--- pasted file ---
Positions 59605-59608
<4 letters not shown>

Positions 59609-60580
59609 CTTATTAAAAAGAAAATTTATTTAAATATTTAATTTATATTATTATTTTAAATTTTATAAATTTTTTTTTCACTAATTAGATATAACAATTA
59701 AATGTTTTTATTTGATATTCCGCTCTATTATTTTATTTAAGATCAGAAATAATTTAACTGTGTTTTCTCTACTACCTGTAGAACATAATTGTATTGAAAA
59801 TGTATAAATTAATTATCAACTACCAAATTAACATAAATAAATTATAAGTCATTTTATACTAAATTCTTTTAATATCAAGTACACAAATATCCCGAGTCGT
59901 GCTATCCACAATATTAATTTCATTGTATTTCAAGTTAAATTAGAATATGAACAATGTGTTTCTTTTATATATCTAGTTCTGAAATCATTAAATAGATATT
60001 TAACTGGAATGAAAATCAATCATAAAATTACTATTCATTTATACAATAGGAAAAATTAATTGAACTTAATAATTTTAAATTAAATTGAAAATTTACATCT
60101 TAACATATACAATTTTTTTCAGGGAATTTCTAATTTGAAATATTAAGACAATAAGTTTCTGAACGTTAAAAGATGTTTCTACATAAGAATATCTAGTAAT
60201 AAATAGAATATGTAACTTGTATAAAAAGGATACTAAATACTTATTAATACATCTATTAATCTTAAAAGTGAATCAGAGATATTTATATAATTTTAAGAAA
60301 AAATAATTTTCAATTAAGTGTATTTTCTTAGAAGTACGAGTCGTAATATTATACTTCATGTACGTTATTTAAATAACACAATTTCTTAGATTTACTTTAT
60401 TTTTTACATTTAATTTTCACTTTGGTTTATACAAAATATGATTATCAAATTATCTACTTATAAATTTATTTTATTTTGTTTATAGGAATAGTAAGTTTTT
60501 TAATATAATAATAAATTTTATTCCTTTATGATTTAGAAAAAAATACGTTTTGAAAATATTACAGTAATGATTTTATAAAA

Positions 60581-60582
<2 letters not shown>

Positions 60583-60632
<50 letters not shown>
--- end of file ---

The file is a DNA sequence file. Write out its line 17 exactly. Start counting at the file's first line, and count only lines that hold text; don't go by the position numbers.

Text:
<50 letters not shown>